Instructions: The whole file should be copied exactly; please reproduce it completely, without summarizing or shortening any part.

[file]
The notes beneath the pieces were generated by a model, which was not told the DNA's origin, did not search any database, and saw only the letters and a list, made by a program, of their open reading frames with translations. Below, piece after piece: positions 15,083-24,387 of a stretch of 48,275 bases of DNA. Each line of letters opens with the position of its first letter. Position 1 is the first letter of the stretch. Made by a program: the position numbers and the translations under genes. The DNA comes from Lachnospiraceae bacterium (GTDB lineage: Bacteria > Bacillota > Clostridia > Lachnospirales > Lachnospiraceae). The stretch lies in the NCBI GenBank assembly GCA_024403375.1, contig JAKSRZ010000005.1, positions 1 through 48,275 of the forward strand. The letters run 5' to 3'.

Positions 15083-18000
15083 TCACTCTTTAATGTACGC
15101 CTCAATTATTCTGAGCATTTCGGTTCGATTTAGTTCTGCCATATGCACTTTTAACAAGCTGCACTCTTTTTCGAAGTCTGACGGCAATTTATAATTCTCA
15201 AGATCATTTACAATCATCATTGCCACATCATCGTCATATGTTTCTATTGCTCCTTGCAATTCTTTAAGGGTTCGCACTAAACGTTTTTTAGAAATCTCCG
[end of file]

The notes beneath the pieces were generated by a model, which was not told the DNA's origin, did not search any database, and saw only the letters and a list, made by a program, of their open reading frames with translations. Below, piece after piece: positions 15,083-24,387 of a stretch of 48,275 bases of DNA. Each line of letters opens with the position of its first letter. Position 1 is the first letter of the stretch. Made by a program: the position numbers and the translations under genes. The DNA comes from Lachnospiraceae bacterium (GTDB lineage: Bacteria > Bacillota > Clostridia > Lachnospirales > Lachnospiraceae). The stretch lies in the NCBI GenBank assembly GCA_024403375.1, contig JAKSRZ010000005.1, positions 1 through 48,275 of the forward strand. The letters run 5' to 3'.

Positions 15083-18000
15083 TCACTCTTTAATGTACGC
15101 CTCAATTATTCTGAGCATTTCGGTTCGATTTAGTTCTGCCATATGCACTTTTAACAAGCTGCACTCTTTTTCGAAGTCTGACGGCAATTTATAATTCTCA
15201 AGATCATTTACAATCATCATTGCCACATCATCGTCATATGTTTCTATTGCTCCTTGCAATTCTTTAAGGGTTCGCACTAAACGTTTTTTAGAAATCTCCG